MONDAY, Dec. 8, 2014 (HealthDay News) -- A hard hit to the chest during a football game resulted in three days of an irregular heart rhythm for a 16-year-old player, researchers report in a new case study.
The paper, published online Dec. 8 in the journal Pediatrics, describes the first known report of atrial fibrillation in a teenager following blunt force trauma to the chest. The boy was apparently healthy and had no medical history of a heart condition.
"Atrial fibrillation occurs when the upper chambers, or atria, of the heart begin beating erratically," explained Dr. Sarah Samaan, a cardiologist at Legacy Heart Center in Plano, Texas, who was not involved in the study. "Because the atria are essentially shaking and not squeezing, blood may pool in the small crevices of the atria, and after 24 to 48 hours, there is a risk of a blood clot forming."
If a clot does form and then leaves the heart, it could enter the brain and cause a stroke. But this is very unlikely for the vast majority of teenagers, said Dr. Gregg Fonarow, a cardiology professor at the David Geffen School of Medicine of University of California, Los Angeles.
"The development of atrial fibrillation after trauma to the chest is very rare," Fonarow said. "As this is so rare, this should not be something that parents and their children should be concerned with."
Senior study author Dr. Andras Bratincsak, a pediatric cardiologist, said it's still worth being aware that young athletes' hearts should be checked after a chest trauma.
"It is obviously underreported, but we do not know the true incidence," said Bratincsak, a professor at the John A. Burns School of Medicine at the University of Hawaii, in Honolulu. He said it could be similar to another condition called commotio cordis, which results from ventricular fibrillation -- a more serious erratic rhythm in the heart's lower chambers -- following a hard hit to the chest.
Ventricular fibrillation can cause the heart to stop, and usually results in sudden death, but it is also very rare. Only 216 such incidents have ever been reported, according to a 2013 study, and 156 of those individuals died.
Fonarow said it's worth considering having an automatic defibrillator and CPR-trained coaches at organized sporting events for children.
"No screening is needed," Fonarow said, "but taking reasonable steps to avoid blunt chest trauma is advisable."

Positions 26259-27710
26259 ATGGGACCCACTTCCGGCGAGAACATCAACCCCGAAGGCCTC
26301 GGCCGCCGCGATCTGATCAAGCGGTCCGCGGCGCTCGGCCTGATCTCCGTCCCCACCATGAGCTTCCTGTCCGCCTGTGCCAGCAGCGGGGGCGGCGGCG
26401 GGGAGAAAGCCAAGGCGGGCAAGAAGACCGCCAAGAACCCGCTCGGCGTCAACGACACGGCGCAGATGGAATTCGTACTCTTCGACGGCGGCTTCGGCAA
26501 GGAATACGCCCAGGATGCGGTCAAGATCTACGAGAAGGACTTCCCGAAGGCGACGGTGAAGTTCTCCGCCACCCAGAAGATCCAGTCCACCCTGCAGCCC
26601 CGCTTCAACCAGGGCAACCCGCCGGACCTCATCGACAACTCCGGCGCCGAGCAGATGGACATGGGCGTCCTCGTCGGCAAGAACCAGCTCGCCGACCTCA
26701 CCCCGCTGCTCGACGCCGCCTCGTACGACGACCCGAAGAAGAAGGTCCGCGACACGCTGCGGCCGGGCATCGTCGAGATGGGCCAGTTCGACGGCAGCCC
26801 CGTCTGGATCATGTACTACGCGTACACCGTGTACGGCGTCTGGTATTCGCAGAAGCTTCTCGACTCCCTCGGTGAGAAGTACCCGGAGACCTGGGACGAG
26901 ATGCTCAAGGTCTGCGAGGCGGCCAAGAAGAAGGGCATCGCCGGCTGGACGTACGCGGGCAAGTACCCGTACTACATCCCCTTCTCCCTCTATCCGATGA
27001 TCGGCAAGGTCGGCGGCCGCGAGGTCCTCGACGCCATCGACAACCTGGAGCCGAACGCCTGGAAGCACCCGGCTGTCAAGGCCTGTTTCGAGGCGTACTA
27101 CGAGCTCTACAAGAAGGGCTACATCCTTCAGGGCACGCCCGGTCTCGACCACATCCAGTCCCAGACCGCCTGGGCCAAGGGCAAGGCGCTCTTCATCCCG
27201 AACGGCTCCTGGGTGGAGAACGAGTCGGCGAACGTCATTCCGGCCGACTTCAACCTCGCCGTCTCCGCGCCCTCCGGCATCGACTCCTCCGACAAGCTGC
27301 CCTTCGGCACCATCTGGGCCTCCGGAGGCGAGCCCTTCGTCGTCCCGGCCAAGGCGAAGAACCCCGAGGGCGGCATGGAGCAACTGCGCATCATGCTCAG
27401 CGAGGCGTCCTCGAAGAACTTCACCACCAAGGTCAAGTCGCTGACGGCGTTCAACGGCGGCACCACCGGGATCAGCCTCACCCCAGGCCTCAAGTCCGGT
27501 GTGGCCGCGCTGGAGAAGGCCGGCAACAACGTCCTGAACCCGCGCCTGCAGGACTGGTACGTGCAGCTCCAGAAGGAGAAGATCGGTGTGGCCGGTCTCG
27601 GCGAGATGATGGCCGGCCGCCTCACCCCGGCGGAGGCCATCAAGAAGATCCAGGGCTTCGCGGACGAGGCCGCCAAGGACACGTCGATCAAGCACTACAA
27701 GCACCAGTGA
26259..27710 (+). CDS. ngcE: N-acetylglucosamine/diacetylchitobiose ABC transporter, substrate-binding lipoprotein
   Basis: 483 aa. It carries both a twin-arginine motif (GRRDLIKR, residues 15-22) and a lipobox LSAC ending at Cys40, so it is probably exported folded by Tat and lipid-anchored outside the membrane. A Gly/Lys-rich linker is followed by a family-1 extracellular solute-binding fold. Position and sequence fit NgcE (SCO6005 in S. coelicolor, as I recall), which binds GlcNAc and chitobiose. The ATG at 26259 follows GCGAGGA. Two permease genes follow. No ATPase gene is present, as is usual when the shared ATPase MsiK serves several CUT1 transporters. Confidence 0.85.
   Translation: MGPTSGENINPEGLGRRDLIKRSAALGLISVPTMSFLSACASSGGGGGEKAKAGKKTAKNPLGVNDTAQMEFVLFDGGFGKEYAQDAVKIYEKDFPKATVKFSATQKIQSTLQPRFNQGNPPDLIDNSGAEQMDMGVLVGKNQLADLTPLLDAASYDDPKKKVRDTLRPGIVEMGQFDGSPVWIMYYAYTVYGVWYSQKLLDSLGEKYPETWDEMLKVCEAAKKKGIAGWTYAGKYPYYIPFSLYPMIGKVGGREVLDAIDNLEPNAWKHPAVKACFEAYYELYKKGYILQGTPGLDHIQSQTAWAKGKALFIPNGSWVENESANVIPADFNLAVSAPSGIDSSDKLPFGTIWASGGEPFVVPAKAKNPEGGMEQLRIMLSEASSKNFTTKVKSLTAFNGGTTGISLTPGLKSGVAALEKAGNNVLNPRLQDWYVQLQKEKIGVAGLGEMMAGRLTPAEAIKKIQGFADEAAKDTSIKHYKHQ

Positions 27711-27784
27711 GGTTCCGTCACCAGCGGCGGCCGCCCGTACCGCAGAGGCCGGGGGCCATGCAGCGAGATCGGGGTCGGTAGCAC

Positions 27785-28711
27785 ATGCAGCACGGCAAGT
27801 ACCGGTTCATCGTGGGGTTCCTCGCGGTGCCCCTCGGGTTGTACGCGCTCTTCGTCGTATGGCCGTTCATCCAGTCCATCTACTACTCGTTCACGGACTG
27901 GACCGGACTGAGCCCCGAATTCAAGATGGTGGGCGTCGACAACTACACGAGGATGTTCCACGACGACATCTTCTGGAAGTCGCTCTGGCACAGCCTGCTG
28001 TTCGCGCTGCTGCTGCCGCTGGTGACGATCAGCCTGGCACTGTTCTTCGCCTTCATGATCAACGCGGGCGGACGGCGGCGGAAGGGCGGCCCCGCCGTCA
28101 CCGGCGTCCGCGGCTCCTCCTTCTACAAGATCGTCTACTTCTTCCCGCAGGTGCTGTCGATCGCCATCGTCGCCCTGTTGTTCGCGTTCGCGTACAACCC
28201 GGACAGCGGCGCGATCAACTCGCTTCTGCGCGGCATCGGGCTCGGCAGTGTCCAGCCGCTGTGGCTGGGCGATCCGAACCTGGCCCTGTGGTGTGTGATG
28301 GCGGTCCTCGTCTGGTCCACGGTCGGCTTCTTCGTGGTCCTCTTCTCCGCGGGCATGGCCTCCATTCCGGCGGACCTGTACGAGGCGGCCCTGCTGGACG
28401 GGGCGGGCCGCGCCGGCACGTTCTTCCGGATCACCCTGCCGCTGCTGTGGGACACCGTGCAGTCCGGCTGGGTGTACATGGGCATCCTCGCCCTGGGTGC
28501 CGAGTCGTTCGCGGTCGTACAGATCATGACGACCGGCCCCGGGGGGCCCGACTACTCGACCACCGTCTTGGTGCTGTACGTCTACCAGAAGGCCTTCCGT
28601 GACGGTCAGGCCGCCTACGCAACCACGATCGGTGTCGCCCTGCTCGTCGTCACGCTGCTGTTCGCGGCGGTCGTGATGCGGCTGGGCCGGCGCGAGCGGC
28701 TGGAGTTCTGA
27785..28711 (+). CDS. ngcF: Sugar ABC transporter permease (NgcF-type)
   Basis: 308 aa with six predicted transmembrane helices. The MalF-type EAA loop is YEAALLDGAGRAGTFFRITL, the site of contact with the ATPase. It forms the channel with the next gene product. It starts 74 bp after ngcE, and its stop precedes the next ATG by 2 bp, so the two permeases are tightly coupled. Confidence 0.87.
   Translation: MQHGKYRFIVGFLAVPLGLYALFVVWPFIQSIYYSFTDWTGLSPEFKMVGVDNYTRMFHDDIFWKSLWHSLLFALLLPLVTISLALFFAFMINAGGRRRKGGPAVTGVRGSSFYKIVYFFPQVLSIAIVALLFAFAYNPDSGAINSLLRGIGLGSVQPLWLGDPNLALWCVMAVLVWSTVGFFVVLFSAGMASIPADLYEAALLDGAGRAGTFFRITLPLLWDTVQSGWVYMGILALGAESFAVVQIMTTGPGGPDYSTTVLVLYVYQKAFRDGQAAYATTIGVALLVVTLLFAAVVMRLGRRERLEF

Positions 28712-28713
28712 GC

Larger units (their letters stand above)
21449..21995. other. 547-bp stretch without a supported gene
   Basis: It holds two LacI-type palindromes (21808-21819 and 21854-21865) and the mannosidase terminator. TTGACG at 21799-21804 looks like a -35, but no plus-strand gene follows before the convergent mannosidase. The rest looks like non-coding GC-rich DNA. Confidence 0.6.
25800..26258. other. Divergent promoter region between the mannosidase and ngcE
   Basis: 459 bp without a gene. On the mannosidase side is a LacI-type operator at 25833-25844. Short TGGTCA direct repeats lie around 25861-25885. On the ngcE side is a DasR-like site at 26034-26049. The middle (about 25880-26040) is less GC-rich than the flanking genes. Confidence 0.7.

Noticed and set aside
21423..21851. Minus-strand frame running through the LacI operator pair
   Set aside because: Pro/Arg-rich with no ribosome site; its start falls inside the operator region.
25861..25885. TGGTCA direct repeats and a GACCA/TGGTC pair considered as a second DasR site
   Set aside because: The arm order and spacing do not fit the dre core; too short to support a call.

Symptoms that might accompany any kind of irregular heart rhythm include dizziness, lightheadedness, shortness of breath and occasionally loss of consciousness, Samaan said.
The patient in this study did not experience any of those symptoms but did report to the emergency room because of chest pain and the heart palpitations he felt. His chest X-ray was normal, but he was admitted to the hospital for observation.
Three days later, his heart rate returned to normal on its own, and his heart remained healthy and normal one year later.
"There is no way to know how often this may occur," Samaan said. "It's very likely that the rhythm problem resolves quickly without treatment in many young, healthy individuals. In that case, it is not likely to ever be diagnosed."
While these events are very rare, Samaan said, it's important to recognize their symptoms because they can be deadly.
"Symptoms of dizziness, unusual shortness of breath or a rapid heart rate should prompt a medical evaluation, especially if these symptoms occur after trauma to the chest," Samaan said. "It's especially important that coaches and others involved in sports activities be aware of the possible implications of trauma to the chest."
The study required no outside funding, and the authors reported no conflicts of interest.
Visit the Cleveland Clinic for more on atrial fibrillation.
SOURCES: Sarah Samaan, M.D., F.A.C.C., cardiologist, Legacy Heart Center, Plano, Texas; Gregg Fonarow, M.D., F.A.C.C., Eliot Corday Professor of Cardiovascular Medicine and Science, and director, Ahmanson-UCLA Cardiomyopathy Center, David Geffen School of Medicine, University of California, Los Angeles; Andras Bratincsak, M.D., Ph.D., John A. Burns School of Medicine, University of Hawaii, Honolulu; January 2015 Pediatrics
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